There is a narrow corridor that leads from the bootroom at the Academy of Light, Sunderland’s training centre, outside to the immaculately manicured pitches that hide up a path and around a corner.
Just like the boots that still hang on the hooks, the carpet has to be cleaned, and, like the boots, it has to be cleaned by the youngsters who fill a building with hope.
They still have chores at Sunderland, there is still a tatty old brush to sweep the floor and clean the changing rooms, and it is that battered old brush that has to sweep any bits of grass and mud that fall on the carpet as players, with boots in hand, walk back into the Academy of Light, along that small corridor where an A4 sign reads, ‘Total Professionalism.’
Eleven years ago, it was Jordan Henderson’s turn to clean the mess that eager young footballers had left behind them.
Kevin Ball couldn’t quite grasp what he had found when he went to inspect if the then 16-year-old had done his job properly.
“It was unbelievable,” says Ball. “He had gone and got the hoover off the cleaners. He was thinking one step ahead. For me, his organisational skills were always brilliant. You knew there was something different about him.
“I remember he came up to me on set plays, he was about 17, and said, ‘Can we try this?’ I said, ‘Where did you get it from?’ He goes, ‘I was watching a game last night on the tv.’ I said, ‘Okay, have a go’, and I allowed him to take that part of the session, and it worked.”
Ball is the senior professional development coach at Sunderland. He retains the handshake of a man trying to dislocate your arm from its socket. He was hard as a player – he captained Sunderland for much of a decade – and he has carried that into the corridors of an academy that has Category One status.
Jordan Henderson during his Sunderland days (Getty)
They do not shout about it, but Sunderland have given England their captain, and perhaps their next goalkeeper, in Jordan Pickford.
“I love watching the kids come in and you see their dreams and aspirations, sometimes you see the parents carrying the bag and I look at them and think, ‘Give them the bag themselves,’ he says.
“I understand life has moved on but the hunger for wanting to be a player and the desire has got to evolve from inside. Both Hendo and Pickers had that.
“You see them from when they’re very young. If it goes right, happy days, and it’s fabulous when you see them break through, absolutely magnificent.”
It is going right for Sunderland’s Jordans.
Jordan Pickford is another Academy of Light product (Getty)
“Pickers kept forgetting his jobs – cleaning the boots, cleaning the changing room – for weeks and he weren’t doing them right,” adds Ball. “I’d say, ‘Jordan, it’s part of your discipline. Keep doing it wrong and you’ll keep doing them.’ He did learn.
“From way off he was always, ‘I want to be number one’. He wanted you to challenge him on everything. We used to play out from the back and Jordan would start pinging it to the right winger and the centre forward, I’d go ‘Jordan, you know the philosophy, we want to play from the back’.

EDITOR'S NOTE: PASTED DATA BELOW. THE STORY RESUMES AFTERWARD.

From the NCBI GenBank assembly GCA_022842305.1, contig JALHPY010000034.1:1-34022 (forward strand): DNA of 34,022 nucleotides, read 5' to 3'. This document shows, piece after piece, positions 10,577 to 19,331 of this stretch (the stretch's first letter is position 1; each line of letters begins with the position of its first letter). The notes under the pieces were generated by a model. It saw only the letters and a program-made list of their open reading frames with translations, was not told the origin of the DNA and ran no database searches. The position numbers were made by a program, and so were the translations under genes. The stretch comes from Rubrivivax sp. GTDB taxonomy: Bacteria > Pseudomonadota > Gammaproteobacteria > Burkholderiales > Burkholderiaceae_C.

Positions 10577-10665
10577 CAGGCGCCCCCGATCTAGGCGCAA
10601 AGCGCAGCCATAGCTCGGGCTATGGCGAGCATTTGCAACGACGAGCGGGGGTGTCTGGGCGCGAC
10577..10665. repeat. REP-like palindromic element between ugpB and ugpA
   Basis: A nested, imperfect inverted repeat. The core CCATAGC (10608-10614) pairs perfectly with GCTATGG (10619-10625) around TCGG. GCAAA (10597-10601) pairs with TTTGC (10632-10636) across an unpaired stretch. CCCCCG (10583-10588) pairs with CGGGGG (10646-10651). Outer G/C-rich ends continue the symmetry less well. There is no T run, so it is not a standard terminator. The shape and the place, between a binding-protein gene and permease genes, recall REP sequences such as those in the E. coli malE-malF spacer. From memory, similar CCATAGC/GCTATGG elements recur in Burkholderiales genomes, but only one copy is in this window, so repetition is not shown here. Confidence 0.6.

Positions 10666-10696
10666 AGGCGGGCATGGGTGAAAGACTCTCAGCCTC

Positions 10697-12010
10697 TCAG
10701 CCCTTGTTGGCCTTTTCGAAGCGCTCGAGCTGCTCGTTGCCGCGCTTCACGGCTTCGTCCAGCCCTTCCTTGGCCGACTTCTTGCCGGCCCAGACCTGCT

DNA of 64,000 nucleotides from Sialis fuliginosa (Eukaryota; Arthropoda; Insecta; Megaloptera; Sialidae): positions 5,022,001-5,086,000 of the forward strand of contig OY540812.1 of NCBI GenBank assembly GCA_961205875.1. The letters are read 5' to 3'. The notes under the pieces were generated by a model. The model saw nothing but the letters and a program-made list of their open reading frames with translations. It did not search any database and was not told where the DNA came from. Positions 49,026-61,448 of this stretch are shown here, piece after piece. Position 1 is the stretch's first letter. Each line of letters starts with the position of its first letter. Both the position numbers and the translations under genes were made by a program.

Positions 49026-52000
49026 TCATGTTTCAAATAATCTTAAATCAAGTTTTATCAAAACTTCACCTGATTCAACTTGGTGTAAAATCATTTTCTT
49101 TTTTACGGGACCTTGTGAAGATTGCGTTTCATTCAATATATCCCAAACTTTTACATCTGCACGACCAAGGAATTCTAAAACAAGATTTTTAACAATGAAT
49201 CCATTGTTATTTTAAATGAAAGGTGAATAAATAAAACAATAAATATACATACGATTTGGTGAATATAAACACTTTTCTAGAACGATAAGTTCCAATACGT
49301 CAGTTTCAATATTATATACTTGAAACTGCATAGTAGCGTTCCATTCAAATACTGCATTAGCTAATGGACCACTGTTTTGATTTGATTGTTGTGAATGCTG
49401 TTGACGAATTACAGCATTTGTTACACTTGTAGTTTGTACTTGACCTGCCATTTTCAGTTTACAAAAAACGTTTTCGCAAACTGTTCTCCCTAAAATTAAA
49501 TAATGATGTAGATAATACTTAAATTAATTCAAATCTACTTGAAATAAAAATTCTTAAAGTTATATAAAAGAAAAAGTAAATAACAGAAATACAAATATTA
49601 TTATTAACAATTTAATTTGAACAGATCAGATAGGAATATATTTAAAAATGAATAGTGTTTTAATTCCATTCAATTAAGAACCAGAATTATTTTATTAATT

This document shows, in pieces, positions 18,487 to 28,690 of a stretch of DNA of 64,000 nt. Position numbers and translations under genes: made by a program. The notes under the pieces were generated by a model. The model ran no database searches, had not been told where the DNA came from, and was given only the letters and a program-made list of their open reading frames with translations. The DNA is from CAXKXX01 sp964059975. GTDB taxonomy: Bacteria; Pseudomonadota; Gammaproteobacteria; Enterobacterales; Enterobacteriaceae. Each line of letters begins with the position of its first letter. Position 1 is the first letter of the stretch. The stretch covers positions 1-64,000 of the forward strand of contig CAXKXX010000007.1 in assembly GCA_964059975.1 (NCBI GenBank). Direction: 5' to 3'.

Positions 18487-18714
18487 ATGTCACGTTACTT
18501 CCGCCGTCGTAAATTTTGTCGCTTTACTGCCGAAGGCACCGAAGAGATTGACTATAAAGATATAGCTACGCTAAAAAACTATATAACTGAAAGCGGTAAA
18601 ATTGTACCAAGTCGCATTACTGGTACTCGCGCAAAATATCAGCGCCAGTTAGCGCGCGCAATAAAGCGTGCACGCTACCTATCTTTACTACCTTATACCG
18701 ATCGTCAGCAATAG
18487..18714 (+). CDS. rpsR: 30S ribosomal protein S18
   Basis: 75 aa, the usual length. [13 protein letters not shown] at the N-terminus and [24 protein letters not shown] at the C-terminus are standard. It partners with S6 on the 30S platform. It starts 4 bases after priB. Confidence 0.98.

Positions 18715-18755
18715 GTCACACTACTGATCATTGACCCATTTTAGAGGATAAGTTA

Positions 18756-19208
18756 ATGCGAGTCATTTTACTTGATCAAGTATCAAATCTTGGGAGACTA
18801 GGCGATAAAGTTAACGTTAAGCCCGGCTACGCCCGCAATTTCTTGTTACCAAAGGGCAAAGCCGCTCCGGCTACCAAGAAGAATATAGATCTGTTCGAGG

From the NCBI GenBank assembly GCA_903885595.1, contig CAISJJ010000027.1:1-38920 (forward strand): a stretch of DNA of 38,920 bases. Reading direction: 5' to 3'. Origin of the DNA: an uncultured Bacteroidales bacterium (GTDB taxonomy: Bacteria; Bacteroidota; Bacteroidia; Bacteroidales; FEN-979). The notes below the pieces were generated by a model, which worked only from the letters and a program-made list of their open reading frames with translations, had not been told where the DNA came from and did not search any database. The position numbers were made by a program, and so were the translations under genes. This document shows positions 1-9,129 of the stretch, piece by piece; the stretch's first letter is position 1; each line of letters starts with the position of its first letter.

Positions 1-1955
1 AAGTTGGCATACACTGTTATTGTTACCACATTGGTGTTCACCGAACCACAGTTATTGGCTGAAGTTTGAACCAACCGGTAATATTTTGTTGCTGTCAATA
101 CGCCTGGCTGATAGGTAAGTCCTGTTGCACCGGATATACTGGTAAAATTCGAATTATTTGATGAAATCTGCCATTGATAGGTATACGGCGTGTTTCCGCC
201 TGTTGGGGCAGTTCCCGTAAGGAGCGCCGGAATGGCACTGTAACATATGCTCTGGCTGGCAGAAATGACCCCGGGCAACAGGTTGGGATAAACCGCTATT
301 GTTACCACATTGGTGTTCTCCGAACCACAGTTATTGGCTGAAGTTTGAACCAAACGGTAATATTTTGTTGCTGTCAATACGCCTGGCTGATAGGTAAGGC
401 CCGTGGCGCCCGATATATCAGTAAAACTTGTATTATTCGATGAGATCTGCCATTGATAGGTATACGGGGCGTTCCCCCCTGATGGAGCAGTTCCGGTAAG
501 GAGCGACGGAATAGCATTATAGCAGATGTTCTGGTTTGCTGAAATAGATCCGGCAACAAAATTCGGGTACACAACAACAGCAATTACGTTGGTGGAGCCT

“His reply was, ‘Yeah I know, but I’m better than them’. You have to nurture that confidence. In one session I got the two keepers to swap with the centre backs and they went in goal. I wanted them to understand what it was like in that position. He was the best centre back on the pitch!
“If I look at Jordan Henderson, he knew at a very young age he wanted to be a footballer. At U15s I asked one of his coaches why he should go on, and he said his fundamental love for the game is immense. At the time he was physically smaller than everyone but he was technically good, he had a fantastic attitude, the overriding thing was we should wait for him.
Kevin Ball (right) wants to ensure Sunderland’s youngsters stay grounded (Getty)
“If he wasn’t the best in quality in training he was always trying to be the best. He would work hard even if it wasn’t going well in a session. He would challenge himself.”
Henderson went for £20m to Liverpool. Pickford for £30m to Everton. George Honeyman and Lynden Gooch are both regulars in the current Sunderland first team. The system at the Academy of Light is working.
“The first time Hendo and Pickers came out together for England for the club as a whole, for the city and for our supporters was magnificent,” adds Ball.
“Pickers is a cracking lad. He loves having people around him who he trusts. I’m very proud of him.
“I went to see Hendo recently and there he was, the current England captain, ripped jeans, a hoody, walking along the road, saying hello to people, and I smiled, because when he left the club I said, ‘If you ever become a big time Charlie I’ll come down there and kick you right up the arse!’ He hasn’t.”